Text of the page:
The 21st Century has ushered in a new appreciation for the designs of old (see the multiple Lido Golf Club recreations in motion). Accordingly, several attempts to capture the spirit of the Sitwell have occurred.
The guy who literally wrote the book on MacKenzie, Tom Doak, was among the first. He and Mike Clayton created Barnbougle Dunes Golf Club, which features a denoted Sitwell tribute at No. 13. This journey from tee to green is actually downhill, playing just more than 200 yards. The green itself, however, slopes from front-bottom up to a higher back. Shots missed to the back-left pocket likely create fearsome recoveries back down to lower levels. Although there is a ring of protective bunkers that circle the putting area at a distance, most shots in the vicinity will funnel down to the green.
Tom Doak is perhaps the most knowledgeable architect when it comes to the work of Alister MacKenzie, so it's no surprise he worked a tribute to the Sitwell into Barnbougle Dunes." (Photo Cred: Barnbougle Dunes)
Another tribute came when ownership of Lac La Belle completed an ambitious redesign of its existing course for its 2020 reopening. The No. 4 green is a 170-yard par three, the largest putting surface at a course full of large putting surfaces. Its green, which features an intimidating false front, is dominated by a large collection area at the center of the green, plus a series of smaller target areas toward the top of the slope. Ownership recognized the potential for aces at these higher areas, and therefore implemented a policy that those who managed to get home in one would receive an 1896 British one-penny piece.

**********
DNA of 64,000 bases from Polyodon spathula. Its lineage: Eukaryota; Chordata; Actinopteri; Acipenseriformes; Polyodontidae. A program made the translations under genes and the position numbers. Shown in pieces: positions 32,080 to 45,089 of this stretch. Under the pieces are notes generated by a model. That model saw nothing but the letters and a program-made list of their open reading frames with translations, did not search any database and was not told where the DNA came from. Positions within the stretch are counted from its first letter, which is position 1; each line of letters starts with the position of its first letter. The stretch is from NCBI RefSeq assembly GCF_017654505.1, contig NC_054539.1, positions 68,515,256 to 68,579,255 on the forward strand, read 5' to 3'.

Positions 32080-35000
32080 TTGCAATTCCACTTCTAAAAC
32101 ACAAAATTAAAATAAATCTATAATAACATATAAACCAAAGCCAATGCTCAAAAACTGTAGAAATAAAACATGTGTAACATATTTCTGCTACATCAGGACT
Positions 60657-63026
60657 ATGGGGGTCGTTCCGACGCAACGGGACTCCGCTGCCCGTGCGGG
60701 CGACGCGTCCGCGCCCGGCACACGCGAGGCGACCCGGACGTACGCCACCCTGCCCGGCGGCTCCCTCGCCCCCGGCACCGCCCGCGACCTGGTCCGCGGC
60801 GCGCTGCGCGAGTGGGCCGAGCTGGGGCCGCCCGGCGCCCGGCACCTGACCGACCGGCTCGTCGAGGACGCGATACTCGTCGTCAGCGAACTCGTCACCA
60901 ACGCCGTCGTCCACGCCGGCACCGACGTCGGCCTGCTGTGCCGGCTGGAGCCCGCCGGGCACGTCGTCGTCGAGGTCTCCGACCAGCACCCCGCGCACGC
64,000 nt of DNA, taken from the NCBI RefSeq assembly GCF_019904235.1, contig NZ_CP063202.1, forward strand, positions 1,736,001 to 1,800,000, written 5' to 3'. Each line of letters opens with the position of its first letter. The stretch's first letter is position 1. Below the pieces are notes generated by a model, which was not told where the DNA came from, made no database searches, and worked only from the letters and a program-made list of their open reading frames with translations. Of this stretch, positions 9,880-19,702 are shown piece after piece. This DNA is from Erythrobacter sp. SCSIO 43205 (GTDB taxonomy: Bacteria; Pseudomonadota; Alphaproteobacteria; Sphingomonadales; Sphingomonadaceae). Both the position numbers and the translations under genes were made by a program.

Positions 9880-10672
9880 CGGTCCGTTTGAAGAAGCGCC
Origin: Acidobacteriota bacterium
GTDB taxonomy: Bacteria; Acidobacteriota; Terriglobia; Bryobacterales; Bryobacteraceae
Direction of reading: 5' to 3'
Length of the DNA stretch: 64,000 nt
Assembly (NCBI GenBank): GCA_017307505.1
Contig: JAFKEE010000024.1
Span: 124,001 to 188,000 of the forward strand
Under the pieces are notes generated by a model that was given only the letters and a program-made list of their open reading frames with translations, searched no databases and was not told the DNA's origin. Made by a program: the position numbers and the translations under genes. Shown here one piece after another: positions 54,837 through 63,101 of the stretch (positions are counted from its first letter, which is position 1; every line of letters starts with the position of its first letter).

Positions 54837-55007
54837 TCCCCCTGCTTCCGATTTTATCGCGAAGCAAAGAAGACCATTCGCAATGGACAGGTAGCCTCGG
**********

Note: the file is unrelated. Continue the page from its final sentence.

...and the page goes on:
Craig Haltom provided a number of bold greens at The Club at Lac La Belle, none more so than the Sitwell tribute at No. 4." (Photo Cred: Ryan Book)
This terminology post coincides with the debut of a new course that is stirring the pot almost as much as MacKenzie’s original Sitwell greens.
Landmand Golf Club, the heralded 18-hole debut design for the King-Collins group, has already made a splash with the size of its putting surfaces. Four holes will feature greens of more than 25,000 square feet, and the No. 17 putting area pushes the needle at an eye-watering 3,250 square meters (35,000 sq. ft). The design duo has openly proclaimed the hole to be a Sitwell tribute.
No. 17 at Landmand Golf Club is almost as bold as the original Sitwell, a massive putting surface covering more than 3,250 sq. ft. (Photo Credit: Landmand Golf Club)
It will be an interesting litmus test for the golf community to argue how proper a “Sitwell” this green truly is. There is no doubt that the putting surface includes a number of separate gathering areas, however due to the grand nature of this green, these gathering areas are also rather large. Photos of the original No. 12 at Sitwell show a green that appears almost pock-marked with obvious gathering areas; does the size of the gathering areas on the Landmand version equate to the original Sitwell’s intent? We encourage you to let us know as soon as you’ve had a chance to try it.
We can say that it shares one thing with MacKenzie’s “Sitwell”: unprecedented ambition.
It’s worth noting that the Landmand version is a par four, which separates it from the other examples we’ve focused on so far. This does not prevent it from being a true “Sitwell,” however. Although the term “Sitwell” most often refers to the No. 12 par three at the original course, MacKenzie of course built similar putting features onto other non-short holes at the club. “Sitwell” is a style of a green, versus a template hole. The use of such a green on a longer hole does not cancel comparisons to MacKenzie’s original(s).
That’s the simple summary of the “Sitwell.” The discussion of whether such an ambitious green fits in at a great golf course? That’s a conversation that can stretch much longer. There’s only one thing more complex than discussing the merits of such a green…and that’s actually putting on it.